Wednesday, September 24, 2008

More fall recipes!

A few recipes to add to the list. I developed these over the weekend, and I've gotta say, they're damn tasty. Enjoy!

Chicken with Mushrooms & Red Wine Sauce
Makes 2-4 servings

2 tsp extra virgin olive oil
1 lb skinless, boneless chicken breast, cut into thinner cutlets and then into pieces
2-3 Tbsp minced shallot
1 heaping tsp all-purpose flour
2 Tbsp unsalted butter
½ cup dry red wine
¼ cup low-sodium chicken broth *(or water)
6-8 mushrooms, mix of button and cremini, or whatever suits your fancy; wash, trim and slice mushrooms
2 tsp fresh thyme leaves
Salt and fresh ground black pepper to taste

In a medium to large frying pan, heat olive oil over medium to high heat. Add chicken breasts and season with salt and pepper. Brown chicken, about 4-5 minutes, and add in shallots during final minute. Remove pan from heat and set aside. In separate saucepan, melt butter and add flour to make a roux. Add wine, chicken broth and chicken. Bring to a simmer on medium heat. In pan used to cook chicken, add in mushrooms and cook with remaining oil left in pan, about 2-3 minutes. Add mushrooms to saucepan along with fresh thyme. Season with additional salt and pepper if desired. Allow sauce to thicken and simmer on low-medium heat for about 10-15 minutes.
Nutrition Facts: 240 calories, 11g fat, 4.5g sat fat, 0g fiber, 24g protein

Heirloom Tomato & Zucchini Gratin
Makes 8 servings

2 tsp extra virgin olive oil, extra for drizzling
1 large yellow onion, sliced thinly
2 large heirloom or vine-ripened tomatoes, sliced in thin rounds
1-2 medium zucchini or yellow squash, sliced in thin round
3/4 cup freshly shredded Gruyere cheese
2 tsp thyme leaves
Salt and fresh ground black pepper to taste

Preheat over to 375. Heat 2 teaspoons olive oil in a medium frying pan and add sliced onions. Brown onions and transfer to a 13x9” glass baking dish. Layer tomato slices and zucchini rounds into 4 alternating rows. Season with salt and freshly ground black pepper and sprinkle with thyme. Drizzle additional olive oil over vegetables. Cover with aluminum foil and bake for 35-40 minutes. Remove dish from oven and remove foil. Sprinkle Gruyere cheese evenly over vegetables and bake, uncovered, for another 20-30 minutes until cheese is slightly golden-brown. Cool for 10 minutes and serve.
*For a comfort-food twist, replace 1 zucchini with 1 medium yellow potato, sliced thinly.
Nutrition Facts: 90 calories, 6g fat, 2.5g sat fat, 1g fiber, 4g protein

Banana-Walnut Bread
Makes 12-16 slices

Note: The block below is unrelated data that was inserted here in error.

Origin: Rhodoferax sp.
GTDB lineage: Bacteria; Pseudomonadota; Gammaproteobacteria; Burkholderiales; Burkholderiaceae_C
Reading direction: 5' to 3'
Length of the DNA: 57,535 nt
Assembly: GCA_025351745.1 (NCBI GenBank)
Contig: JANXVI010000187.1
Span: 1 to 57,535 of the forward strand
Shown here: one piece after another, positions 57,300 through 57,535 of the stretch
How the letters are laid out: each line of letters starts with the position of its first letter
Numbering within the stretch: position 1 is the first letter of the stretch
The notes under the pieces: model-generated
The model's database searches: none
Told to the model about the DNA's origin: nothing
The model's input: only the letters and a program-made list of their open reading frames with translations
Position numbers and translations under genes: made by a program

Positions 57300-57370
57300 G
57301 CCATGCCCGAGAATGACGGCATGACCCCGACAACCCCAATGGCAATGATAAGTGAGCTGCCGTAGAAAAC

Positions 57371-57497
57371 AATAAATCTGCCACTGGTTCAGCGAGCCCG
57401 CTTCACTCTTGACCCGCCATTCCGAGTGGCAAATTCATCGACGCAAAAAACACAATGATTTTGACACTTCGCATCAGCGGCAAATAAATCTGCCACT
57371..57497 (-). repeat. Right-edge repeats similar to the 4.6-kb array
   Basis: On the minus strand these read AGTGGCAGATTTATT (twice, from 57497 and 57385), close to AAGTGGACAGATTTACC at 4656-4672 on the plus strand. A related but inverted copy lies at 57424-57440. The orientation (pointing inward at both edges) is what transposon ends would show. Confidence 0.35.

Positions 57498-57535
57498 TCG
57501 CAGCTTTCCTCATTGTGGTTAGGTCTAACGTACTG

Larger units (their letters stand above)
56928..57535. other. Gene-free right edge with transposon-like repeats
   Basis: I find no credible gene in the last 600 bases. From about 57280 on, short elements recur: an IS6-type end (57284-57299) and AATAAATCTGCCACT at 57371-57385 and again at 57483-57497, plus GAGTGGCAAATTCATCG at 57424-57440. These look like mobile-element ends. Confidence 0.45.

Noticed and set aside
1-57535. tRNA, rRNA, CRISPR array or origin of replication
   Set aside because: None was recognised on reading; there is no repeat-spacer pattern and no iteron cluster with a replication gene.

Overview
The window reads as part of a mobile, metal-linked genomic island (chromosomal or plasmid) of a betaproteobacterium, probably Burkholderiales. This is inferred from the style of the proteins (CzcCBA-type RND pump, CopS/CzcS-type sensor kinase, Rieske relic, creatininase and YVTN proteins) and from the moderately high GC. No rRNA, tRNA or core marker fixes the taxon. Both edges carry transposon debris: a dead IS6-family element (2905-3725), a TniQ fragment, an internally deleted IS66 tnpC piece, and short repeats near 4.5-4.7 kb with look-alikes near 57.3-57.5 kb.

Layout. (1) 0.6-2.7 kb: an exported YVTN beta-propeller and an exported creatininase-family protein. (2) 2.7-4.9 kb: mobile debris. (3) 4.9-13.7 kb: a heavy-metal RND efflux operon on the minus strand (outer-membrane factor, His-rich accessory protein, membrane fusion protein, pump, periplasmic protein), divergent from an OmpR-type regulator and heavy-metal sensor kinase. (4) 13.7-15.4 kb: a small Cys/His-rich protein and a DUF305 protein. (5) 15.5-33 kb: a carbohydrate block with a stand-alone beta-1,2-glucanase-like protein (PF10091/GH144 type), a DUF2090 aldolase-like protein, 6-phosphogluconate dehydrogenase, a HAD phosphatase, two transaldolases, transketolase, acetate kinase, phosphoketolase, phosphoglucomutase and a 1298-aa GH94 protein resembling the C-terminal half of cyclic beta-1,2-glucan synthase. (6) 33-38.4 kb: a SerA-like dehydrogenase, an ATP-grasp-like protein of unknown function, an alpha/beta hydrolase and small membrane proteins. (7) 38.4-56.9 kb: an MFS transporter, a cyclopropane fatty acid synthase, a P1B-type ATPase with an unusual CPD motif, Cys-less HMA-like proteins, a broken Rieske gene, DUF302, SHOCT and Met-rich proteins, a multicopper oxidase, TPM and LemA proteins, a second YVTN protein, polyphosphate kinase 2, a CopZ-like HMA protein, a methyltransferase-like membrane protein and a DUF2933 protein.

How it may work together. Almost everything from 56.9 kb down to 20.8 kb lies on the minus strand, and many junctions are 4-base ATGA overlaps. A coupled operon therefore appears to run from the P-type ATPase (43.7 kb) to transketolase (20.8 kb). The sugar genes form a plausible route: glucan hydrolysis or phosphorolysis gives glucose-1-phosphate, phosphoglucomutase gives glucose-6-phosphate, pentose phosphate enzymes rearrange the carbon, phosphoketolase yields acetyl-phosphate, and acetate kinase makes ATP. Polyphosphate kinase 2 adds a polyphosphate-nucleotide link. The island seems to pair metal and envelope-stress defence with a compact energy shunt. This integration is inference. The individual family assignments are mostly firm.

1 cup whole wheat flour
1 cup all-purpose flour
2 Tbsp unsalted butter
3 ripened small-medium bananas, mashed
2 eggs
1 tsp baking soda
½ tsp almond or vanilla extract
¾ cup sugar
¼-1/3 cup chopped walnuts or pecans
2 Tbsp brown sugar

Mash bananas in a medium mixing bowl and mix in baking soda. Let stand while creaming butter and sugar with an electric beater. Add eggs, flour, nuts, almond/vanilla extract and bananas to the butter-sugar mixture and mix thoroughly. Pour mixture into a loaf pan sprayed with cooking spray. Sprinkle brown sugar evenly on top of batter. Bake at 350 for about one hour, or until done. Cool for ten minutes and remove from pan, or cut into 14 thin slices. Served best when warm.

Nutrition Facts: (per slice) 150 calories, 4.5g fat, 1.5g sat fat, 2g fiber, 4g protein


Danielle said...

Wow, the banana bread sounds divine! I'm archiving it!

Question: I've been predominantly a lacto-ovo vegetarian for about a year now. As such I've been depending on plant sources of protein, and beside my beloved beans that means peanut butter with most breakfasts. Is this a bad habit to get into? My host family keeps trying to convince me that I should limit it (I only use 1-2 tbsp) bc it's so high in calorie but I know it contains good stuff. Help, please? :)

Marissa said...

Hi Danielle,

As a lacto-ovo vegetarian, you might feel you're a bit limited, but you've actually got a number of great plant protein options! Here's a quick list of additional options aside from beans and your trusty peanut butter (I'd aim to stick to about 2 Tbsp per day, 3 max, just to ensure you're getting a varied balance of nutrients).
Tofu, edamame, soy milk, seitan, tempeh, quinoa (a type of whole grain that's a complete source of plant protein), beans and legumes, nuts and nut butters (peanut, almond, cashew etc). High protein cereals can be a great breakfast option as well. Portabello mushrooms can also serve as a meatier vegetarian option (for lunch & dinner), though they're not a great source of protein, they are quite filling. Hope that helps a little!